Today in 1883, a bizarre headline in the New York Times: “Actor Demoralized By Tomatoes.”
It says John Ritchie was onstage at Hempstead, Long Island doing a somersault, and “he probably would have succeeded had not a great many tomatoes struck him.”
Ritchie got upset, the audience encouraged him to get on with the show, and then when he did, they threw more tomatoes.
The article ends with Ritchie vowing “he will not give a performance at Hempstead again.”
Let me state the obvious: do not do this, even if there is a long tradition of audience members throwing things at a show.
Audiences even did this to Shakespeare!
According to Today I Found Out, this is why some of the Bard’s most serious plays have comedy bits in them, just to keep the audience from getting bummed out or bored.
Back then, the cheap seats were often up front, which meant pretty much any yahoo could wander in and throw something.
Though they probably didn’t toss tomatoes, because many people back then wrongly thought tomatoes were poisonous.
Instead, there were reports of people throwing eggs, peanuts, turnips, even chairs if they were really wound up.
And the throwing wasn’t always because they hated the show.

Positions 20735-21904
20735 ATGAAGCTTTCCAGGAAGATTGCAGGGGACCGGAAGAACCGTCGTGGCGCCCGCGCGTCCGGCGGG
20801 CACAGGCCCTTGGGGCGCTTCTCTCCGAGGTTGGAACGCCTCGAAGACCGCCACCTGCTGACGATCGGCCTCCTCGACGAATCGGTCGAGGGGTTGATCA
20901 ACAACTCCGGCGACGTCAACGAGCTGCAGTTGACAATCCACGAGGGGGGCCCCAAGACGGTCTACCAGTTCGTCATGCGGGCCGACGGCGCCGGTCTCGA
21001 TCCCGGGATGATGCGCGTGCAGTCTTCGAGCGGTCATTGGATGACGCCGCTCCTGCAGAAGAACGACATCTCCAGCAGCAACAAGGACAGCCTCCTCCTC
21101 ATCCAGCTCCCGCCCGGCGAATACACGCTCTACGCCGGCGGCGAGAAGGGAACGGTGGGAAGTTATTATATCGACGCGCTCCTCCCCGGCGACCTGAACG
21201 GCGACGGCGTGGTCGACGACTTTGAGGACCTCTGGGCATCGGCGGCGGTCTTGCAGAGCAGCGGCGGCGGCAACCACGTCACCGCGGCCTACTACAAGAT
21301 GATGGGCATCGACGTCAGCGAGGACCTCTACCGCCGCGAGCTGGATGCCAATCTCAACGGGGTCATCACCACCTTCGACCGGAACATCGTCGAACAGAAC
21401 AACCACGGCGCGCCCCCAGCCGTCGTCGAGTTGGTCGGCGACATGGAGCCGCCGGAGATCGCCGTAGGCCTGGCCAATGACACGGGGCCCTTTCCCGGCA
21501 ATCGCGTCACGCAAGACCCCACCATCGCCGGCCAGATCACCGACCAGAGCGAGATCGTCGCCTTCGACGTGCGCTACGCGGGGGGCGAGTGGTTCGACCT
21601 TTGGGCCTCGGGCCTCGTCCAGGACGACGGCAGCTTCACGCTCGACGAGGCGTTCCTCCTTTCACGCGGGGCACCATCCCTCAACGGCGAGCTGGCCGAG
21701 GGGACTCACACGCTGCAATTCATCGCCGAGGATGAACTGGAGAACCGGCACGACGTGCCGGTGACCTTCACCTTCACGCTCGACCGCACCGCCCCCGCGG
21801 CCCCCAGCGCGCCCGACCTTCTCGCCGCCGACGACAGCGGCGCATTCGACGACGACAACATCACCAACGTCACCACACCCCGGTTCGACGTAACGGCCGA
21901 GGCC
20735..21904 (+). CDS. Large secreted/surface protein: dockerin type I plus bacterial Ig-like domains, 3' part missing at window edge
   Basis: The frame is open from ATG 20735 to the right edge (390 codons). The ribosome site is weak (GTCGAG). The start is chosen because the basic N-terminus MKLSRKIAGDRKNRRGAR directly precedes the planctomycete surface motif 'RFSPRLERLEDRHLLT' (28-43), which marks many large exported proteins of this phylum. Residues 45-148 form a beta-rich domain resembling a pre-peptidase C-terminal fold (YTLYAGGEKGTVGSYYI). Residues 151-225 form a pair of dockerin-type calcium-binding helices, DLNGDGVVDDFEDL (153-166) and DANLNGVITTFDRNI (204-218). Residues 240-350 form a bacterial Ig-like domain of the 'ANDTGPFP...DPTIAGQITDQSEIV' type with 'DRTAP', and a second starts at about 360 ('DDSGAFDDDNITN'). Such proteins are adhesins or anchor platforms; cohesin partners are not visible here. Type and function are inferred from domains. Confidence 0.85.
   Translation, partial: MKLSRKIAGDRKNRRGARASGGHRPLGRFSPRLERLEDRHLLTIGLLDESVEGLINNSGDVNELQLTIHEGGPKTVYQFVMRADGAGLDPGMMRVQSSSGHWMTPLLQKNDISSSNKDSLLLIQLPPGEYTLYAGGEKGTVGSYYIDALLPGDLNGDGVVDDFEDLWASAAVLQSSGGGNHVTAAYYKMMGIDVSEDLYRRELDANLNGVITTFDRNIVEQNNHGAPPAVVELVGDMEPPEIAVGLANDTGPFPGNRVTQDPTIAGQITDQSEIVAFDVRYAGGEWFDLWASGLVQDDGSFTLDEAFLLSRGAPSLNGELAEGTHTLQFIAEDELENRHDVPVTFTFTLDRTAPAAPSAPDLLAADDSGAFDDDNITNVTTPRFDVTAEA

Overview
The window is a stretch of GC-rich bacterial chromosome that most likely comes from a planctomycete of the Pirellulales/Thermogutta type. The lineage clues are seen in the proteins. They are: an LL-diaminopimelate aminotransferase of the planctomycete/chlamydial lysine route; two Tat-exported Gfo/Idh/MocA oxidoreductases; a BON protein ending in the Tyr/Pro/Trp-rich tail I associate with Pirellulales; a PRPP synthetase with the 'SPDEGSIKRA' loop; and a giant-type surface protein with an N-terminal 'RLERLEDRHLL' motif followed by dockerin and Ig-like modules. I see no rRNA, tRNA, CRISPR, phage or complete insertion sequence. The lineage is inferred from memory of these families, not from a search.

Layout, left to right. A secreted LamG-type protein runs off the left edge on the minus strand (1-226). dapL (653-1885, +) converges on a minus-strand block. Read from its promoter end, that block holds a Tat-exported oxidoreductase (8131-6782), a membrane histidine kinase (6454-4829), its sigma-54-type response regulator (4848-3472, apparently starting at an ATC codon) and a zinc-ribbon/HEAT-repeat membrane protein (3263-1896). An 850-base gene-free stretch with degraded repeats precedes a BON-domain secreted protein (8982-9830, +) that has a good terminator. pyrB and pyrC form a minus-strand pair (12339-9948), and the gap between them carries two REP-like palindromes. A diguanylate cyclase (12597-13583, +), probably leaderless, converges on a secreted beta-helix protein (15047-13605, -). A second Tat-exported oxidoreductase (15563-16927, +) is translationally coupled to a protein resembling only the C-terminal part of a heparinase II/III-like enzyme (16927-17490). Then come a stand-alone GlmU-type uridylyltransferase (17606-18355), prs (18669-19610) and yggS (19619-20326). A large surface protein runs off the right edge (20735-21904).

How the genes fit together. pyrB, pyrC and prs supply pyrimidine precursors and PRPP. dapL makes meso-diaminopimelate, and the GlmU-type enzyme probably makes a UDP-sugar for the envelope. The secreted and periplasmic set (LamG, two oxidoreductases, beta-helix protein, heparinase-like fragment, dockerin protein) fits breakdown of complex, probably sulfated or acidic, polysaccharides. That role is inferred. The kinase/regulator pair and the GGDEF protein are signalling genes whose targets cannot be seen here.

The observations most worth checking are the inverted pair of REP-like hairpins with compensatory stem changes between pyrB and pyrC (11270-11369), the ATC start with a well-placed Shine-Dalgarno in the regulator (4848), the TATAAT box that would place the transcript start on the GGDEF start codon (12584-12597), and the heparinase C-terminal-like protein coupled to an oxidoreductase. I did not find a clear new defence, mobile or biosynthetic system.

Some people had a kind of racket going; they would threaten to boo, throw things or otherwise grind a show to a halt if they weren’t paid off.
In some cases people threw things when they liked a show, like how, in more recent times, overexcited Beatles fans used to pelt the group with jelly beans during concerts.
Venues have taken lots of steps to head off wild audiences, or at least make the projectiles they might want to lob at the stage a little safer.
One reason those red plastic cups are big these days?
Unlike a full beer can or a glass bottle, a red cup isn’t gonna hurt the band playing at the bar.
This weekend in Yardley, Pennsylvania, it’s Canal-O-Ween.
First residents decorate pumpkins and put candles inside; then, the pumpkins float down the Delaware Canal as people take a scenic evening stroll.
So don’t cut any holes in the bottom of the jack-o-lanterns.
AN ACTOR DEMORALIZED BY TOMATOES. (The New York Times)
Canal-O-Ween: Pumpkins. Fire. Water. Magic – A Yardley, PA Experience (Experience Yardley)